False Bay: On the hunt for polychaets

Stomping around in the tidal flats last Tuesday was great! I spent a little time following Meghan around (armed with Jeff Levinton’s personal corer!!!) captivated by her unbridled enthusiasm for annelids.

Searching the mud for worms

Searching the mud for worms

Also, while poking through the fine intertidal substrate we happened across some other curious invertebrates. One of the strangest and coolest was the “Ghost Shrimp” or Neotrypaea californiensis

Neotrypaea californiensis

Neotrypaea californiensis

One type of behavior I had never actually seen in the field before was a crab’s ability to bury itself entirely in the mud:

Halfway there!

Halfway there!

As someone mentioned in an earlier entry (no name!), Kate and I stumbled upon a Pacific Spiny Lumpsucker (Eumicrotremus orbis) living on a blade of eel grass in one of the deeper pools. It was a pretty cool find.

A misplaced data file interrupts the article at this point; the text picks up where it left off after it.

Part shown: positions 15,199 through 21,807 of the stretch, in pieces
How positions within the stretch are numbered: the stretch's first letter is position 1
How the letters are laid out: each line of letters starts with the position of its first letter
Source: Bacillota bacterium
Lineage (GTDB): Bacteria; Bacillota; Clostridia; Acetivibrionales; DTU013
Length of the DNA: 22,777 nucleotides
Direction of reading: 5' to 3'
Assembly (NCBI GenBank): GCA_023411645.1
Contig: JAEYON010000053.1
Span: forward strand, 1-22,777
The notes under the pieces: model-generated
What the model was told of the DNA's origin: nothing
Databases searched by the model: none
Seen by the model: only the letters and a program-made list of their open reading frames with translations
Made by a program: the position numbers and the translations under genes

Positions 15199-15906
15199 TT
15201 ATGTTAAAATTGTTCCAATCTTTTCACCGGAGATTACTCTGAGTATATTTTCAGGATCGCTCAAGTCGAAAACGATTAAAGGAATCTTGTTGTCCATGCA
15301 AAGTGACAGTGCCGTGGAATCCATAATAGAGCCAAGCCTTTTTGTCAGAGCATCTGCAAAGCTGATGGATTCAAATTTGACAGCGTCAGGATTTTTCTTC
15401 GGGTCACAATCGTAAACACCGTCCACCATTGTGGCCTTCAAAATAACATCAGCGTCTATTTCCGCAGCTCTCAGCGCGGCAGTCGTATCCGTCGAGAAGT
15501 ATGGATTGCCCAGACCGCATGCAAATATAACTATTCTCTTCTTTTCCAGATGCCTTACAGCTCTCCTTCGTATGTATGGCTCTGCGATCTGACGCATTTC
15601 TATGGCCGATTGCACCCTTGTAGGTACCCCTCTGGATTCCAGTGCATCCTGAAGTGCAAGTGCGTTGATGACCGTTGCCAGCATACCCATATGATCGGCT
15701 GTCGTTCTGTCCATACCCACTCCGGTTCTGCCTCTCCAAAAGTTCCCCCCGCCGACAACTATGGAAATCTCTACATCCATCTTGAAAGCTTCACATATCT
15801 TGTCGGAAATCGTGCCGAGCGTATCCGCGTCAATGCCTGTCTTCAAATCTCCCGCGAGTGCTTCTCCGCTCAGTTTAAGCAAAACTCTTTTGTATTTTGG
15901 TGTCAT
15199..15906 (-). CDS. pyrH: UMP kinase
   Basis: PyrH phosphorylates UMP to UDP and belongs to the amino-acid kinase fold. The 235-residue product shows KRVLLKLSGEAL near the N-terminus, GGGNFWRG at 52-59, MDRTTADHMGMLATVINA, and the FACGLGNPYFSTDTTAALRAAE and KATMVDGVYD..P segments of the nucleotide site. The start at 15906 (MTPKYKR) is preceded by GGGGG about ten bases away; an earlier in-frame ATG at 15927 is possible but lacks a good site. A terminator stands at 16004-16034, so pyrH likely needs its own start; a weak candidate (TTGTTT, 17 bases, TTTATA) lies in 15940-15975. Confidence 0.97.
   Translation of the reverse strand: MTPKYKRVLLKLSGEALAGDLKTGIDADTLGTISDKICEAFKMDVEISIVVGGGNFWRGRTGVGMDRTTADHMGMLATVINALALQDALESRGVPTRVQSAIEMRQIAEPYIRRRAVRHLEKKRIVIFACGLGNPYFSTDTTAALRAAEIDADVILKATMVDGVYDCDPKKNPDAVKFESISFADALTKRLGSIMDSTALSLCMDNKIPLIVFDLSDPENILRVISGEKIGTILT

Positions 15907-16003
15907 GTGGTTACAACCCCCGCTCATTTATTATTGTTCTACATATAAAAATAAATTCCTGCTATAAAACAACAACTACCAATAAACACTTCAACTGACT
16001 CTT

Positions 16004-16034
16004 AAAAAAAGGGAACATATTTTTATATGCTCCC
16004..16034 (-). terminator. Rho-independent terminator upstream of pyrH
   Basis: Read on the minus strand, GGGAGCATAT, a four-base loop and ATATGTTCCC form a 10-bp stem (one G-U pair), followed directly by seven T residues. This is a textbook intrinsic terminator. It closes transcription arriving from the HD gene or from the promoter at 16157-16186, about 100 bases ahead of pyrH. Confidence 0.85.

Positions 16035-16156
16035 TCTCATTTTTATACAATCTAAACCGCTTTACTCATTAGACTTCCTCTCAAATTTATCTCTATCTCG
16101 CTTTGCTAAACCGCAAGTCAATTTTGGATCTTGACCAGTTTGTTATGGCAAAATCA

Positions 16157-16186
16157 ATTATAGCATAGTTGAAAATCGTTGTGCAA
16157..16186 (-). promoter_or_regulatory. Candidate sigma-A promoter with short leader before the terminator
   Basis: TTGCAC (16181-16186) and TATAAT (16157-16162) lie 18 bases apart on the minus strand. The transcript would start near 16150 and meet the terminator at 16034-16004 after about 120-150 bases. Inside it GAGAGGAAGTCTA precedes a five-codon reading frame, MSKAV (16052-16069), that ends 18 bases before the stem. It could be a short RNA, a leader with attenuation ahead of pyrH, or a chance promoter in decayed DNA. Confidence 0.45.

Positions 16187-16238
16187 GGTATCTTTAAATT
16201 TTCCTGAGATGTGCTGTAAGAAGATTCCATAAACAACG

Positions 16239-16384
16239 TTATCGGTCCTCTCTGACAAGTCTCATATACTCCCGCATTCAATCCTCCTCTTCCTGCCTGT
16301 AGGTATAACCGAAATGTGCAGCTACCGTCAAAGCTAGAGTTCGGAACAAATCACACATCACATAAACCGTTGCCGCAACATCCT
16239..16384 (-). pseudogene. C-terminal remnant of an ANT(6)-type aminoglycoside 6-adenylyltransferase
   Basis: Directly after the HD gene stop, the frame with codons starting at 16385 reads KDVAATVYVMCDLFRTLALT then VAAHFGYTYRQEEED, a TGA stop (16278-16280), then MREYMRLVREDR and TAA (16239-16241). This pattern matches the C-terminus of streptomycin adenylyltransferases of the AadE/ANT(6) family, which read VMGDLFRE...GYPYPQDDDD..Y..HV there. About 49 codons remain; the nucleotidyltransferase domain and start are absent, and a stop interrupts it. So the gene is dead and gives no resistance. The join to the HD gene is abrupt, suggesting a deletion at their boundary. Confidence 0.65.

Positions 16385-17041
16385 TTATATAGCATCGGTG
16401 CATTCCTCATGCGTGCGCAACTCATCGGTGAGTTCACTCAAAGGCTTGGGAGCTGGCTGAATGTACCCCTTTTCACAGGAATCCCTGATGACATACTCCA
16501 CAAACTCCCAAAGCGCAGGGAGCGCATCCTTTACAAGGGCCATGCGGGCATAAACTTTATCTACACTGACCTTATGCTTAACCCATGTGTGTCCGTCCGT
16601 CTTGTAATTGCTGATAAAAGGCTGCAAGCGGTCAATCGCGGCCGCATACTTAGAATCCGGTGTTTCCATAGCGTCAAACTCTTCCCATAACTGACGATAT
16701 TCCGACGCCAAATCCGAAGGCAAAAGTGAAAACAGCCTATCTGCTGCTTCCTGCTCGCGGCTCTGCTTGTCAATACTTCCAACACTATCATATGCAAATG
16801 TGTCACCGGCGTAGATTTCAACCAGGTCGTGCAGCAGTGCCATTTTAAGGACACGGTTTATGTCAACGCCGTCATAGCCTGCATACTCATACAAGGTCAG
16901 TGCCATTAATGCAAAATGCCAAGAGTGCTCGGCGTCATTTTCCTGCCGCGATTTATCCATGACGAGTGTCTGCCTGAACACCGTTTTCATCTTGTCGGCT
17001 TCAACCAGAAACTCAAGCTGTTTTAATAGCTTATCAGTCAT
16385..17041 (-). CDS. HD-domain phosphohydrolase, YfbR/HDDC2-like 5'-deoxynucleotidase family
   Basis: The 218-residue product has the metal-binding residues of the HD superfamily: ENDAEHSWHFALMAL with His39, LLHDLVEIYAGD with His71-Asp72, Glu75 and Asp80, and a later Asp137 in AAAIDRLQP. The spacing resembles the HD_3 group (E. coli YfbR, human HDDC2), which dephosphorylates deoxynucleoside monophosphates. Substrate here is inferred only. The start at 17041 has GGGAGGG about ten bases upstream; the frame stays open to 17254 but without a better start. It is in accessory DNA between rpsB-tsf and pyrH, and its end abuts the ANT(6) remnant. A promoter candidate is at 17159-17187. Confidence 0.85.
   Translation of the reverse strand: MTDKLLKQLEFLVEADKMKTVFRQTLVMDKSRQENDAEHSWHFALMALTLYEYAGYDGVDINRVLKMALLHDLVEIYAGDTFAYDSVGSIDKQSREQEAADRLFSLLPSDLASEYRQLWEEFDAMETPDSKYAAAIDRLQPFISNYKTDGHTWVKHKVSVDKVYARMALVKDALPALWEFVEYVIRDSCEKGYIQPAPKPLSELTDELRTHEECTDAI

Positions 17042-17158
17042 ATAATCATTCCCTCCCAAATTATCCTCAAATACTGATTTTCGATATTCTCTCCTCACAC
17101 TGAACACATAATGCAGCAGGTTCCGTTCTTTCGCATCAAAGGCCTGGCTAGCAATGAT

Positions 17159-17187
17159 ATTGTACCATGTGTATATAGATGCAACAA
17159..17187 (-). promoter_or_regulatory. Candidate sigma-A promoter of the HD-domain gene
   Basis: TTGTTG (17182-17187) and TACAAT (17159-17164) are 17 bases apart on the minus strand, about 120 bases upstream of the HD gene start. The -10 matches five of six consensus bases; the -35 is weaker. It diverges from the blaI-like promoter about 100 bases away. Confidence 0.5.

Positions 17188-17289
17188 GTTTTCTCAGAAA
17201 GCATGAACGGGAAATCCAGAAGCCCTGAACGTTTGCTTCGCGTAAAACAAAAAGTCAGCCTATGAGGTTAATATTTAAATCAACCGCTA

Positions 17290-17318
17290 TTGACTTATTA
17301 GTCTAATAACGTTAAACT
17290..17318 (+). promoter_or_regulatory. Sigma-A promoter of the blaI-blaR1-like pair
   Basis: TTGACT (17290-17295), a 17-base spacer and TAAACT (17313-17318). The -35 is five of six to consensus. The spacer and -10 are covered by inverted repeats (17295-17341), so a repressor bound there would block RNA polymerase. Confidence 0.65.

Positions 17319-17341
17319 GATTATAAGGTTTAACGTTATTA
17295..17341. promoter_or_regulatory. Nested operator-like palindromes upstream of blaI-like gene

Eumicrotremus orbis

Eumicrotremus orbis

All in all it was a really fun trip! The tidal flats at False bay provide a pretty unique physical environment for a marine community to live, although often hazardous as was evident from the Great Blue Heron tracks in the mud! Finding polychaetes in the mud after listening to Kelly’s talk was pretty cool too! I was working that fracture force equation in my head as we went (Just Kidding!). It did add a different perspective to polychaete ecology than many of us probably had before.

-Sean Luis

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